From cognitive disorders and depression to cardiovascular disease, cancer, immune disorders, asthma, and more, fish-derived omega-3 fatty acids support many body systems. We know horses benefit from fish oil supplementation, and new research* shows that pain stemming from the cornea can also be improved with nutritional supplements containing omega-3s.
In the study*, researchers describe a condition called “neuropathic corneal pain” or NCP. Neuropathic pain refers to either a primary lesion or injury affecting the nervous system. In the case of NCP, the pain stems from the nerves of the cornea, the outermost layer of the eye, which is also the most richly innervated tissue in the body.
“The corneas of horses are relatively thin and exposed to a wide range of environmental risks, making them prone to trauma and ulceration. Not surprisingly, corneal ulcers are one of the most common eye issues that equine veterinarians treat on a day-to-day basis,” said Laura Petroski, B.V.M.S., a veterinarian with Kentucky Equine Research (KER).
The cornea usually becomes damaged due to infection from bacteria or fungi, trauma, or other inciting cause. Once damaged or ulcerated, the eye becomes painful and inflamed, necessitating prompt and aggressive treatment. In some cases, corneal ulcers can become uncooperative to treatment, leading to loss of vision and potential enucleation, or surgical removal of the eye.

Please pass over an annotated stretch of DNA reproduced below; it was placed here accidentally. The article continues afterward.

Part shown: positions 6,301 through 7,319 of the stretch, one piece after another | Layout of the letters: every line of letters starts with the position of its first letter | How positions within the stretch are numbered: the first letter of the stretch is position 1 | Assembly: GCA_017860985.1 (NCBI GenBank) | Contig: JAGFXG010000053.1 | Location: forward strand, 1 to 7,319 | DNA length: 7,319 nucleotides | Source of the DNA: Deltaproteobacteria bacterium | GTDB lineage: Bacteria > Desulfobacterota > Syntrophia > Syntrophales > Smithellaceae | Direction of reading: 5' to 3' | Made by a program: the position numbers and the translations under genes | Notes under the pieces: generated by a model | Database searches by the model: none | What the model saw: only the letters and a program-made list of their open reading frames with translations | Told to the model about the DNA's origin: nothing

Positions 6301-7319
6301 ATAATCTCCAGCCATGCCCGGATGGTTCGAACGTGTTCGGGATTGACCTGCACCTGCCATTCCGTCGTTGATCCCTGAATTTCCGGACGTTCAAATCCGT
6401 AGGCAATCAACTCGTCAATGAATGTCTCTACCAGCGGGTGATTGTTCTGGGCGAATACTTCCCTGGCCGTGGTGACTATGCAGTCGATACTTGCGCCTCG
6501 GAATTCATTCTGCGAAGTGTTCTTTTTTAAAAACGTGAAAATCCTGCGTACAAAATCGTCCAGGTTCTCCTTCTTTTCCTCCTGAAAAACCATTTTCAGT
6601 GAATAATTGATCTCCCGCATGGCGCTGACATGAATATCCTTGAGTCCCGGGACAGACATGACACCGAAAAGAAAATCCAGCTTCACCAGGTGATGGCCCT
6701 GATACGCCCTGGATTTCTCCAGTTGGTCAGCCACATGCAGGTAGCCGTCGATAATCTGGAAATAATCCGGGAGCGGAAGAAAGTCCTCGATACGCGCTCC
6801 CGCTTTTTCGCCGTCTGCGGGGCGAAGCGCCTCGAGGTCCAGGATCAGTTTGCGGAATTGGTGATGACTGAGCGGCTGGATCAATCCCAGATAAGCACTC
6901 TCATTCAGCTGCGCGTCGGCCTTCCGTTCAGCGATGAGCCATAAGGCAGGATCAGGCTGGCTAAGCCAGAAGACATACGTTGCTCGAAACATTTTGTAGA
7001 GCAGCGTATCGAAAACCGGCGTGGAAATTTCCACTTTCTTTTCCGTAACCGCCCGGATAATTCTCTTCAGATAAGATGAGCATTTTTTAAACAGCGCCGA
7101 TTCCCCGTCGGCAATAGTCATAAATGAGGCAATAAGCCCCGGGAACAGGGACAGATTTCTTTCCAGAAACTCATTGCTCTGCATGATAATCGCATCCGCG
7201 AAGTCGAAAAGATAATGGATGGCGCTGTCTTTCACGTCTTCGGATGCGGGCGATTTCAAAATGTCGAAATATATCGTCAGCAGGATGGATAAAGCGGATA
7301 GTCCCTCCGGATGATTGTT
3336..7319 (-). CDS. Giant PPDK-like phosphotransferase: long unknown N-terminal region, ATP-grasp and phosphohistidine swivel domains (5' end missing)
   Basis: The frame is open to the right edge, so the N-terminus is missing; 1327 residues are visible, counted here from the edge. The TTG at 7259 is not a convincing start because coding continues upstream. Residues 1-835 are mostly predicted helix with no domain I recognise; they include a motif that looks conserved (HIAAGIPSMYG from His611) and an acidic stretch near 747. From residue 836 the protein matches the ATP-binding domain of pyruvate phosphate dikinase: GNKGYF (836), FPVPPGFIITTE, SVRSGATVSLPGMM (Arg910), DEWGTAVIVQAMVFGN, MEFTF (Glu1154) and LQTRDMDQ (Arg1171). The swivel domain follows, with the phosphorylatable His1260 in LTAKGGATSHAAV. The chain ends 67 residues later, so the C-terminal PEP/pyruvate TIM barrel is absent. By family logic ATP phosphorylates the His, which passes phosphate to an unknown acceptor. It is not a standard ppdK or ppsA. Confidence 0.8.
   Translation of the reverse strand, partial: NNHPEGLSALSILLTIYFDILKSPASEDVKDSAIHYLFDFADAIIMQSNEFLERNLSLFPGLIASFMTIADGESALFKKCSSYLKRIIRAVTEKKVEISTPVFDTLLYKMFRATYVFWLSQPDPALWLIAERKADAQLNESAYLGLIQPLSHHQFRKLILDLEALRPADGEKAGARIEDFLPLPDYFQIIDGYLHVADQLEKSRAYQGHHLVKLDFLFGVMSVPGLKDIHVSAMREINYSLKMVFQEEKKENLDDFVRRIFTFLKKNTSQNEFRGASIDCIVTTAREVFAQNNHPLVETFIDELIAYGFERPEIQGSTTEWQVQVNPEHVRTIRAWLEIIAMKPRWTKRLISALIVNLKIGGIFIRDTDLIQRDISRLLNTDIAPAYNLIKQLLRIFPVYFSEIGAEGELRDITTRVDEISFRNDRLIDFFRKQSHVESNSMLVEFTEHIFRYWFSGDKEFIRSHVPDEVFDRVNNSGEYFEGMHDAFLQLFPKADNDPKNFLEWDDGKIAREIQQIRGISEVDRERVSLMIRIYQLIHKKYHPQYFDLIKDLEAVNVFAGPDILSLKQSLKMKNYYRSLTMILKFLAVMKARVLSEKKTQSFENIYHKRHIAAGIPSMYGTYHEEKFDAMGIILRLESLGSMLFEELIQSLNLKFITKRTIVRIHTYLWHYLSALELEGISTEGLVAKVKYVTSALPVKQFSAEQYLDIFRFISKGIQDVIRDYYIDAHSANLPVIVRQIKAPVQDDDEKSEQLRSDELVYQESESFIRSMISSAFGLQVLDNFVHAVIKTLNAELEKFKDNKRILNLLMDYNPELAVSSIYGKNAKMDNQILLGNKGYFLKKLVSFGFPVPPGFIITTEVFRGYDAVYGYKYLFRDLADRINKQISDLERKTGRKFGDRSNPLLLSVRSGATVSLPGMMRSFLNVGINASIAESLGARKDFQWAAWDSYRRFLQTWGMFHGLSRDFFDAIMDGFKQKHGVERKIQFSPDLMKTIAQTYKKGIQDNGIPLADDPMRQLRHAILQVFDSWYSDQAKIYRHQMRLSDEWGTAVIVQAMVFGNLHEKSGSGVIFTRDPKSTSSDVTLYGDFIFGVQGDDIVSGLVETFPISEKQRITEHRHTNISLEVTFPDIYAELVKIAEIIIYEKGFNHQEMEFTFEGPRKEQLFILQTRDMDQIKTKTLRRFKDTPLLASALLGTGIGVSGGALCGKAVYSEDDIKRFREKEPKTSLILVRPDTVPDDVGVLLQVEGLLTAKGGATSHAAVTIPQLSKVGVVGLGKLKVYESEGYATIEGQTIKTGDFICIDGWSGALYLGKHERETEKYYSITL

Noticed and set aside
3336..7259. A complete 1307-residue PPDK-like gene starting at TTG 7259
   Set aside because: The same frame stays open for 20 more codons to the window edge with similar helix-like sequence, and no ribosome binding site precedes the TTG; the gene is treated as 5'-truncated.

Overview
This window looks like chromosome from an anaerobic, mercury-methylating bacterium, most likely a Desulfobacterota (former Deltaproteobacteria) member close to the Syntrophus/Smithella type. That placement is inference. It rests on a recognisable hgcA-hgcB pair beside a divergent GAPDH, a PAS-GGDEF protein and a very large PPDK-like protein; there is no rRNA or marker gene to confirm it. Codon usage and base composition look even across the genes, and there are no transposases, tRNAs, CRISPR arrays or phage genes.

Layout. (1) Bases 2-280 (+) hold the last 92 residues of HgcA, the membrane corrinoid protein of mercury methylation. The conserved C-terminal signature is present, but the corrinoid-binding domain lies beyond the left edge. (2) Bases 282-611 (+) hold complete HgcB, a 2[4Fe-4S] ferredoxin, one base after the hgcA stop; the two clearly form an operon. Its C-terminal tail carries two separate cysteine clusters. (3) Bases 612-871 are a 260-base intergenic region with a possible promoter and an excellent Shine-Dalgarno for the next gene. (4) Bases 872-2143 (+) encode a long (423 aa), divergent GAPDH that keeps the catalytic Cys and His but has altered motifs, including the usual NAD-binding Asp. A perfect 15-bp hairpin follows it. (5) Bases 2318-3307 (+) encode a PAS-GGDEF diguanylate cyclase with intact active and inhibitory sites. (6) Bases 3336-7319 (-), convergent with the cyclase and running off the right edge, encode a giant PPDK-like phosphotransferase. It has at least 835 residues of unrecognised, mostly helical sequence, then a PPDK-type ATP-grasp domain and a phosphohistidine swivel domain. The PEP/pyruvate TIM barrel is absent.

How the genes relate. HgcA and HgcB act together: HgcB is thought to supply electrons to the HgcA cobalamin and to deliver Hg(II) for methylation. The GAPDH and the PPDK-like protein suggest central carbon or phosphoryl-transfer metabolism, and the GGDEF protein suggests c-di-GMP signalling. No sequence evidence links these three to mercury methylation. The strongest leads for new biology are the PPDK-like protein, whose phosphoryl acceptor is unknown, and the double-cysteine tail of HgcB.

Human patients with chronic NCP reportedly benefit from fish oil supplementation. According to the study authors, nutritional intervention strategies, such as the increase in the ratio of omega-3 to omega-6 fatty acids, may regulate inflammation and optimize health in NCP patients. Doses of 1,000 mg 2 to 3 times daily are recommended.
In addition to fish oil supplements, other complementary and alternative therapies reportedly benefit patients with NCP, such as exercise and acupuncture.
“Note that the quality of the fish oil will influence its effectiveness. EO•3, a high-quality, palatable, cherry-flavored fish oil, contains 6,750 mg DHA and EPA per 30 mL serving,” explained Kathleen Crandell, Ph.D., a nutritionist with KER. A 500-kg (1,100 lb) horse with a corneal ulcer should get 30 ml EO•3 two to three times daily.
Article reprinted courtesy of Kentucky Equine Research (KER). Visit equinews.com for the latest in equine nutrition and management, and subscribe to The Weekly Feed to receive these articles directly (equinews.com/newsletters).
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